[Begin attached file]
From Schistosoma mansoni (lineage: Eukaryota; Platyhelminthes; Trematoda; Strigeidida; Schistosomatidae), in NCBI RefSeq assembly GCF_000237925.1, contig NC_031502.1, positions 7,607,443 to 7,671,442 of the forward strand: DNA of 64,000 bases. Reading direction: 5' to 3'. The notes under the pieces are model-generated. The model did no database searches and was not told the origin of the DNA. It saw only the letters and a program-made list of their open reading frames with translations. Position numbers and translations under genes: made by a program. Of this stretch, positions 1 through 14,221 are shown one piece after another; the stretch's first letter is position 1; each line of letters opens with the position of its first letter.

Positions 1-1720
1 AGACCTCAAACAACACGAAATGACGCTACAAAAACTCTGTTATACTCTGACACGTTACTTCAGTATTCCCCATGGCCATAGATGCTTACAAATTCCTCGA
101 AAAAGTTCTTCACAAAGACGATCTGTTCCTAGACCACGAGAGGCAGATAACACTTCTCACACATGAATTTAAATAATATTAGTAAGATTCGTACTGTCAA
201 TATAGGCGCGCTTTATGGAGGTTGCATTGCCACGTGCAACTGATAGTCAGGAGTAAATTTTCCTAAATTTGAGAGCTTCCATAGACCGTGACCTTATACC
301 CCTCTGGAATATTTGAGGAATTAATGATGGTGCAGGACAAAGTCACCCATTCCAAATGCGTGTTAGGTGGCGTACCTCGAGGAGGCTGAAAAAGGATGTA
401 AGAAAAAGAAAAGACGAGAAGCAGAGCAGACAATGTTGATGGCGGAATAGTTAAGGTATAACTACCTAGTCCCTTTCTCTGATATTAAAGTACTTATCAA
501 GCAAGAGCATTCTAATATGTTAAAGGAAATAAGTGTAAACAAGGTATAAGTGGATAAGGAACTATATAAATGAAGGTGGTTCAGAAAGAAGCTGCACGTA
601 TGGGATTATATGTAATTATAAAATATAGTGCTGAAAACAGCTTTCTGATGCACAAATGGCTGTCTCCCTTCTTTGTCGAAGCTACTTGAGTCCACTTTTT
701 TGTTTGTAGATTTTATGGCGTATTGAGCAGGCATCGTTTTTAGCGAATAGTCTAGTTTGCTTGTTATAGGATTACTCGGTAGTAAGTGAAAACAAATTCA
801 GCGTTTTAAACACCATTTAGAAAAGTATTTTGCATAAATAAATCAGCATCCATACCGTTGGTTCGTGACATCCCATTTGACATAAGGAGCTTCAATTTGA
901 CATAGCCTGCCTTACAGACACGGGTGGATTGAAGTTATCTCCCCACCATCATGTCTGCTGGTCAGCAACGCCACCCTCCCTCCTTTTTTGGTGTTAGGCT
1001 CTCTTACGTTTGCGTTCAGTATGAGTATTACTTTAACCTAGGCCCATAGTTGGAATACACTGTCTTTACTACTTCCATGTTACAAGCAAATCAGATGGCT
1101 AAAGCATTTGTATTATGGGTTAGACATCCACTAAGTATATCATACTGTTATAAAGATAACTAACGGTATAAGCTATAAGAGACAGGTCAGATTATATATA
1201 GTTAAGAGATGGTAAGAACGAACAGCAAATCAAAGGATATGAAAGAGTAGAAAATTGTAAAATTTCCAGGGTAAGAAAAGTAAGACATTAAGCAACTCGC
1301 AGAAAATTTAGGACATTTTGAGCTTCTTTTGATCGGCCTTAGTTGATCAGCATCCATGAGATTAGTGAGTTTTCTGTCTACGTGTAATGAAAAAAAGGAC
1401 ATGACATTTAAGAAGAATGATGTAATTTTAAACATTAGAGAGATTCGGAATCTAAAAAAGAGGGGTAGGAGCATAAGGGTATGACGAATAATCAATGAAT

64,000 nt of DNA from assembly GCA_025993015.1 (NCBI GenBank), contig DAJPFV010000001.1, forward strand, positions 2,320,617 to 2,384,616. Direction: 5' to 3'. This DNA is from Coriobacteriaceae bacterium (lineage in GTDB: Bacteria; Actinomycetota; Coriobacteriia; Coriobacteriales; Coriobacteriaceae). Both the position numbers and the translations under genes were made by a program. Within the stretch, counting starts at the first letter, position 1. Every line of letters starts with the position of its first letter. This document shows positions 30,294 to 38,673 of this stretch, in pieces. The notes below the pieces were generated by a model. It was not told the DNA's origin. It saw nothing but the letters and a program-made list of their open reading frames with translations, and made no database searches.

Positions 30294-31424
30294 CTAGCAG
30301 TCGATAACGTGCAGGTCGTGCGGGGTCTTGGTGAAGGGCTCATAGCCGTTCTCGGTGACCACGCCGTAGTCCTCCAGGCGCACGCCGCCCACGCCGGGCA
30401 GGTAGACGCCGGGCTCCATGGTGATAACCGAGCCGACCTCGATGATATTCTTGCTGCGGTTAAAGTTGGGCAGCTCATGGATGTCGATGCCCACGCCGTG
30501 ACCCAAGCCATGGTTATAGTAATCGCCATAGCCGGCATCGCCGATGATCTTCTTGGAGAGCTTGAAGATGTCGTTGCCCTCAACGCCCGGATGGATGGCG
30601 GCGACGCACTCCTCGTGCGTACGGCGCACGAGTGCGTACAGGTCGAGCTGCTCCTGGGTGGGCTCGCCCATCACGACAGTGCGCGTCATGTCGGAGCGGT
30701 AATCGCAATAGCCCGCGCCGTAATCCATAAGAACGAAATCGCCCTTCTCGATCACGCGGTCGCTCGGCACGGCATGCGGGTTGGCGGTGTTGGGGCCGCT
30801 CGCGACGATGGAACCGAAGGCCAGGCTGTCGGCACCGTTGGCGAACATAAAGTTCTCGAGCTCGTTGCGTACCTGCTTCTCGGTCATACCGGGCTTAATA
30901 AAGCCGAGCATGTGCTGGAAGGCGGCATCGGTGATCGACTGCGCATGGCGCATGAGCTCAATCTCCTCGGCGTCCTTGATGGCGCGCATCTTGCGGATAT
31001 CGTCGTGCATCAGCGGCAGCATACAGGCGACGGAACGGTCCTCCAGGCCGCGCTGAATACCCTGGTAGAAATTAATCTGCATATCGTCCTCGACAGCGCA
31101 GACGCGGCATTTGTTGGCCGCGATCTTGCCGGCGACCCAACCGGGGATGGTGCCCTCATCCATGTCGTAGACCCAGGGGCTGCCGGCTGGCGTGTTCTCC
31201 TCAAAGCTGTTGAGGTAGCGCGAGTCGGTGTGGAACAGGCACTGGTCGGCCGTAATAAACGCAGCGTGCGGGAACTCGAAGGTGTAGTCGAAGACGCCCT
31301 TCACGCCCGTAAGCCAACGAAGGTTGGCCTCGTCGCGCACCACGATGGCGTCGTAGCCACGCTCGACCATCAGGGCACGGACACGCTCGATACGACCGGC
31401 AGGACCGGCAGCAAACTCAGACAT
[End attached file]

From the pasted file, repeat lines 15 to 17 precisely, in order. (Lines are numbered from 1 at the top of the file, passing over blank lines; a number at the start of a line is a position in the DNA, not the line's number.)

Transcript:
1201 GTTAAGAGATGGTAAGAACGAACAGCAAATCAAAGGATATGAAAGAGTAGAAAATTGTAAAATTTCCAGGGTAAGAAAAGTAAGACATTAAGCAACTCGC
1301 AGAAAATTTAGGACATTTTGAGCTTCTTTTGATCGGCCTTAGTTGATCAGCATCCATGAGATTAGTGAGTTTTCTGTCTACGTGTAATGAAAAAAAGGAC
1401 ATGACATTTAAGAAGAATGATGTAATTTTAAACATTAGAGAGATTCGGAATCTAAAAAAGAGGGGTAGGAGCATAAGGGTATGACGAATAATCAATGAAT